Tuesday, May 22, 2012

Treetop Madness

Well, the new TreeTop to Tree Top course is opening at the museum this week--and the staff got to guinea pig it first.

Oh. My.

I knew there would be zip lines, and maybe some bridges from platform to platform, but I didn't realize it would be an Honest-to-Goodness obstacle course.  Bob was shooting pictures from below, which really doesn't capture it.  IF (and that's a mighty big IF) I ever go again, I'll put a camera on a lanyard and get the treetop view.

So what you have is a harness, two caribiner clips on safety cords, and a pulley.  There is an overhead safety cord along the entire course and around each platform--so at each stage you clip yourself to it (hence the two clips--you move one, and then the other, so you're never without a clip in place.

So up the ladder, onto a platform, and see what awaits.  On this one, there is a sliding platform so that you "surf" to the next one.

I do have to point out that the various bridges that you cross are on cables, so they're not exactly sturdy.  Mostly the opposite--they're hanging on cables or cords so you're stepping from wobbly swing to wobbly swing.

Here's an action shot so you get the idea--nothing solid and stable here.

When I first heard about this course, I knew there would be zip lines, and I thought that would be the challenge.  Turns out that they're the easy part--you just clip on your pulley, sit down in your harness, and go for a ride.  It's all the other stuff that will get to you.

This is my favorite shot.  There is a certain nobility in my expression as I contemplate my next move, and the harness makes my butt look good.

The course is divided into three parts.  Each part goes higher and gets more challenging as you go along.  Being as I didn't know if I would ever get up here again, I did the whole thing.  It took about 1 1/2 hours.  I think the workout made up for missing my Zumba class tonight.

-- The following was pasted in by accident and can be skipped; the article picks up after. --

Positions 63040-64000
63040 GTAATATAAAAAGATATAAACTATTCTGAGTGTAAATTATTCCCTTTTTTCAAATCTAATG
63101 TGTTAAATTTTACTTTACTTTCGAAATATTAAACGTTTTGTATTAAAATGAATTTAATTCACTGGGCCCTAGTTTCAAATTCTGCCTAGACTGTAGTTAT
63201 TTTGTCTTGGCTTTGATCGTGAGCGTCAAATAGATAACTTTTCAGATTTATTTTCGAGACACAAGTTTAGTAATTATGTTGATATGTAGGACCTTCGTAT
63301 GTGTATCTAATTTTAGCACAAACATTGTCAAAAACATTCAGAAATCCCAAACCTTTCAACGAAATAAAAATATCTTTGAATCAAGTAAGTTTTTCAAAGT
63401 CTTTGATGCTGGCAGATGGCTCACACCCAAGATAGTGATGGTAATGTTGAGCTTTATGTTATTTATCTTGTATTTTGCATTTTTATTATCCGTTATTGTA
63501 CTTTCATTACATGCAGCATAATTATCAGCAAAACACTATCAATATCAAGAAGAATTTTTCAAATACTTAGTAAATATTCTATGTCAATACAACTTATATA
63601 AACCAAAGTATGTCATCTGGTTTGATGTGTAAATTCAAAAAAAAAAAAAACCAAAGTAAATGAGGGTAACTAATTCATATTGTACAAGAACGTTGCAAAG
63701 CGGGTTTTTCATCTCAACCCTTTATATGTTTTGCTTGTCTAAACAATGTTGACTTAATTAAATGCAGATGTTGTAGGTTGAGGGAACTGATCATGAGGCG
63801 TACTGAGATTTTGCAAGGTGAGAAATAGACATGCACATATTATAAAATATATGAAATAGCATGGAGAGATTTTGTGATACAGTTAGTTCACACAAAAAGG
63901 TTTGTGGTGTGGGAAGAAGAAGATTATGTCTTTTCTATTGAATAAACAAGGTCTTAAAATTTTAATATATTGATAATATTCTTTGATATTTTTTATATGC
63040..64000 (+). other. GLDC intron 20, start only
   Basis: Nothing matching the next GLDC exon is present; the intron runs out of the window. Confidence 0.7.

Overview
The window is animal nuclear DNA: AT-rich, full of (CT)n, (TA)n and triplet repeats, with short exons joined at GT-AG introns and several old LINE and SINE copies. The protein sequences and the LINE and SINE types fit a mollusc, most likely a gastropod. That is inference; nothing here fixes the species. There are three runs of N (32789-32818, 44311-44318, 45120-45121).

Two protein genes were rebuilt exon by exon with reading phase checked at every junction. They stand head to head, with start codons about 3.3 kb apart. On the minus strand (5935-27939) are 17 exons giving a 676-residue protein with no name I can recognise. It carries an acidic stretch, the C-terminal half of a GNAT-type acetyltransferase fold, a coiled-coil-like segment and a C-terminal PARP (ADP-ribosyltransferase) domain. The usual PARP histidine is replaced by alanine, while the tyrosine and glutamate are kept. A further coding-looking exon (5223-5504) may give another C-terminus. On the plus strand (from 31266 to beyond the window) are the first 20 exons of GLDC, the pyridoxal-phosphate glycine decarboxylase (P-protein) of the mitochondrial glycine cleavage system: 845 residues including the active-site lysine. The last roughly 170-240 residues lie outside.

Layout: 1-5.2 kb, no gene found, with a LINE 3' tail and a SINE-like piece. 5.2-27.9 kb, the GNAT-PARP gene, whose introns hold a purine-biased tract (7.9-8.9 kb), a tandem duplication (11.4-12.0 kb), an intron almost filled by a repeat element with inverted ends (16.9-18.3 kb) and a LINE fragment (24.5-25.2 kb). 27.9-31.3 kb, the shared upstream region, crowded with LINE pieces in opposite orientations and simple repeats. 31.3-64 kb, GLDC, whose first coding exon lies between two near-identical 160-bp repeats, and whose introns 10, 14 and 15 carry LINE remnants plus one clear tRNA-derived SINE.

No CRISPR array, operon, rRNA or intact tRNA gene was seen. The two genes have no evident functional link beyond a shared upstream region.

Yep--walking on a log.  Later on I'll look back on this with nostalgia.
Bob wasn't in an area to get the two really evil obstacles.  One was a series of pieces of 4x4 lumber (that's 4 inches by 4 inches)--hanging on end.  So you had this "bridge" of 4 inch square very wobbly steps.  Even more evil were the stirrups on cords--get one foot in each on and you're doing the splits in mid air.

Or this set of cable loops.  Like the log--later on this will look good to me.  Because at one platform I looked over and saw that the zip line to the next was coming off the base of the platform (instead of the usual shoulder level) and the other end was higher.  I thought it might be that you just went hand-over-hand and dragged yourself over.  Then I realized that you were supposed to walk over the half-inch cable (Bob says I exaggerate--he thinks the cables are 5/8")

And of course there are zip lines--many of them.  They're easy.  And fun.  So I close with a couple of last shots--one to give an idea of how high up I was, and the final one of zipping off into the forest. 

Will I do this again.  Not sure.  Maybe?  Maybe if someone else wants to go and needs to me hold his/her hand??  Definitely not the nighttime course!!  Gotta draw the line somewhere.

Saturday, May 19, 2012

Where the Wild Things Are

Bob went out to feed the chickens this morning, and the front of the barn looked like this:

Either we have a 300-pound racon, or a bear who wanted to try chicken feed.  We found one of the buckets (which weigh about 40 pounds when full) down in the woods).  Won't be using this bucket again.

Perhaps we will start carrying some whistles or air horns when we go out in the mornings.

The other thing going wild is the garden.  We're already starting to have a few ripe grape tomatoes,  cucumbers, zucchini, Chinese cabbage, herbs, peppers, carrots . . .

After cleaning up after the bear, we went to the museum where I got to walk around with the owl for awhile, and started training on the little kestral (aka sparrowhawk).  She's an adorable little bird--looks like a love child of a peregrine falcon and a parrakeet.  Pictures to come.

Wednesday, May 16, 2012

Springtime Babies

It's spring, and babies are popping out all over.

RiverSong continues to be impossibly adorable (a short phase, we know, so we're enjoying while it lasts.  Fiona is not amused.